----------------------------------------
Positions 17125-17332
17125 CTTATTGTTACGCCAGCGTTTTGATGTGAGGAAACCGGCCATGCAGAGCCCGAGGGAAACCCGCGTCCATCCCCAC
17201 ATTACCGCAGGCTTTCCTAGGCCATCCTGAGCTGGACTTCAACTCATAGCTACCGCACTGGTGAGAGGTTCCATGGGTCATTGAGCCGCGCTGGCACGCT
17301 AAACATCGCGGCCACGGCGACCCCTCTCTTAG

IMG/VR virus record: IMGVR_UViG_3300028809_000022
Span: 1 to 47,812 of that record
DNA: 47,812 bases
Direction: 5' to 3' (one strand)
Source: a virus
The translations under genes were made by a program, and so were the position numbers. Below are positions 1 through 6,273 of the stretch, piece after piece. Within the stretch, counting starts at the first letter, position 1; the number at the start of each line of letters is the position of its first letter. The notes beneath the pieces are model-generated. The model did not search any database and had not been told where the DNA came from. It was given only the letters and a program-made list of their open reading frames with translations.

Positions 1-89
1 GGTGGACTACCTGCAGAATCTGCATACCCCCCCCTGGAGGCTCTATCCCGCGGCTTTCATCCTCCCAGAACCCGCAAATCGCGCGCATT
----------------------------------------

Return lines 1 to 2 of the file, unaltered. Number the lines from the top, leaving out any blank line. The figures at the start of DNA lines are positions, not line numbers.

Positions 17125-17332
17125 CTTATTGTTACGCCAGCGTTTTGATGTGAGGAAACCGGCCATGCAGAGCCCGAGGGAAACCCGCGTCCATCCCCAC